Oskicat. UC Berkeley libraries catalog. Includes records for most UCB library materials, including books, e-books, journal and e-journal titles, films and videos, maps, archival materials, and much more. See also the Quick Guide to Oskicat and Oskicat Tutorial.
Melvyl. Catalog for all UC Campus libraries, including selected libraries on campus not in Oskicat, e.g. the Boalt Law Library. Why use Melvyl? It includes thousands of scholarly journal articles and links to WorldCat, which gets you into the collections of libraries around the world
Google Scholar. It automatically connects you via UC eLinks to articles and other content licenses by the UC libraries.
For off-campus access to library databases, e-books, and e-journals, set up your web browser to use our proxy server.
Get a map of the campus libraries.
Each library has its own hours - click on "Calendar" for each library to view a month at a time.
Access all of our resources through the library website.
Looking for a more detailed, step-by-step introduction to research? Try our interactive online Library Workshop.
Let us know what you think! After you've used this research guide, please take a moment to give us your comments.
In order to avoid plagiarism, you must give credit when
This content is part of the Understanding Plagiarism tutorial created by the Indiana University School of Education.
For more examples, check out the book, Cite Right: A Quick Guide to Citation Styles, chapter 4 "MLA Style."
Most books and articles you find through the library website are suitable as sources for your paper - but some are not!
This 5-minute silent video will make it clear.
When you find a source, study it to see whether it's "scholarly". Scholarly publications include footnotes and bibliographies documenting their sources, list the author's credentials, and in most cases have been validated through a peer review process.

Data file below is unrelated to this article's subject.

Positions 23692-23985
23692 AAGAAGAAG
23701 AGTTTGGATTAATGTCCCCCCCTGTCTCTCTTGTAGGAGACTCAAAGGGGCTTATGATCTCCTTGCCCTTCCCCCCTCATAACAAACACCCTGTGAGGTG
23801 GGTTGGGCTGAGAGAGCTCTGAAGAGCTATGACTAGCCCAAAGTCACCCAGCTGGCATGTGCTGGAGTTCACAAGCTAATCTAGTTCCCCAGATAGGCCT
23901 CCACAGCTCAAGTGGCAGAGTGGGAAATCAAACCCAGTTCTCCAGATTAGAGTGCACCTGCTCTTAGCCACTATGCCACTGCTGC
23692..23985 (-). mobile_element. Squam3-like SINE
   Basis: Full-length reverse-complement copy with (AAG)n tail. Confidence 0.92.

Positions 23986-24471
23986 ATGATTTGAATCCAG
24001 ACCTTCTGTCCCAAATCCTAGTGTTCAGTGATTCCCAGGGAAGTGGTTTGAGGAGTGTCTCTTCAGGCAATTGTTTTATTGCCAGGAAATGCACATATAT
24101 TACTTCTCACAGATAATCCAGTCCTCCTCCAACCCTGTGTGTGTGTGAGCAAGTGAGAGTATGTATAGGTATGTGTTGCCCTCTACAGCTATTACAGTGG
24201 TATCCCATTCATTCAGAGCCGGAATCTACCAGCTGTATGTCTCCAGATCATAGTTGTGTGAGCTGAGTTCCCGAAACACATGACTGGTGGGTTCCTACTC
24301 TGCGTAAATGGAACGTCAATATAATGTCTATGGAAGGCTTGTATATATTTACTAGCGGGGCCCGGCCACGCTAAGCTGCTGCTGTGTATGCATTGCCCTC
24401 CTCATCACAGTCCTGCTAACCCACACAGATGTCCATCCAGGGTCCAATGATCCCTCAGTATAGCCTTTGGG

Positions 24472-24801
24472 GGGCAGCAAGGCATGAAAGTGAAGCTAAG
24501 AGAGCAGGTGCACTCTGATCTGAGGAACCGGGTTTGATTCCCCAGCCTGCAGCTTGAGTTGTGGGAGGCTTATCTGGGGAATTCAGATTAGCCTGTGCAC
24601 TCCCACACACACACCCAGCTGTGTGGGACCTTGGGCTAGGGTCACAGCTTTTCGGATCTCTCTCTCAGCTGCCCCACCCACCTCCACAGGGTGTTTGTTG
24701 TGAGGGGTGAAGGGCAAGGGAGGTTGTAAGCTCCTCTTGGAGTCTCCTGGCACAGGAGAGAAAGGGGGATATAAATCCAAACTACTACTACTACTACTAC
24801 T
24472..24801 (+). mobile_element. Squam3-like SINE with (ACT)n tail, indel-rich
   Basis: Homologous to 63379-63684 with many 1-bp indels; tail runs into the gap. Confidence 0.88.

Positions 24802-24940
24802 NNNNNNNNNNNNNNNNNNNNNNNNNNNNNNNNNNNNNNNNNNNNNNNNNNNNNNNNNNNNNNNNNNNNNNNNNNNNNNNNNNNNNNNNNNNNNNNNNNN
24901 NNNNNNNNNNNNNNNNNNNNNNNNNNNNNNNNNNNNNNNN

For more details, see our Critical Evaluation of Resources page.
If you're using web pages found through Google or other search engines, evaluation is especially important, since these tools have no built-in validation of the content. For help, see our guide to Evaluating Web Pages.
Your instructor wants you to use scholarly [or 'peer reviewed'] sources. What does she mean?
Scholarship is always changing. Try to find the most recent scholarly sources you can.
Before you can access Library resources from off campus make sure you have configured your computer with proxy server settings.
After you make a one-time change in your web browser settings, the proxy server will ask you to log in with a CalNet ID or Library PIN when you click on the link to a licensed resource.
All libraries on campus are equipped with "bookscan stations," which allow you to:
Scanning to a USB drive is free. Moffitt Copy Center sells flash drives.
Scanning documents to print is 8 cents a page (color printing: 60 cents a page).
In order to send documents to the printer from any of the public computers in the libraries, you must have the following:
Have more questions? There's more info here.
Many article databases contain information about articles (citations or abstracts), not the entire text of the article. Once you've used an article database to find articles on your topic, you may need to use in order to locate and read the full text of the article. The UC-eLinks button appears in nearly all the databases available from the UCB Library website.
UC-eLinks will link you to the online full text of an article if UCB has paid for online access; otherwise, UC-eLinks will help you locate a print copy on the shelf in the library. If UCB doesn't own the article in print or online format, UC-eLinks can also help you order a copy from another library.
For more information, watch this video tutorial (about 4 min.)
You can also set up UC-eLinks to work with Google Scholar. For more information, watch this brief demo (about 40 seconds.)
You can type your question directly into this chat window to chat with a librarian. Your question may be answered by a reference librarian from Berkeley, from another UC campus, or another academic library elsewhere in the US. We share information about our libraries to make sure you get good answers.
If the librarian can't answer you well enough, your question will be referred to a Berkeley librarian for follow-up.
Have fun chatting!
Book a 30-minute appointment with a librarian who will help refine and focus research inquiries, identify useful online and print sources, and develop search strategies for humanities and social sciences topics.
This service is for Cal undergraduates only. Graduate students and faculty should contact the library liaison to their department or program for specialized reference consultations.
Other ways to get help: in person, by e-mail, using specialized chat services
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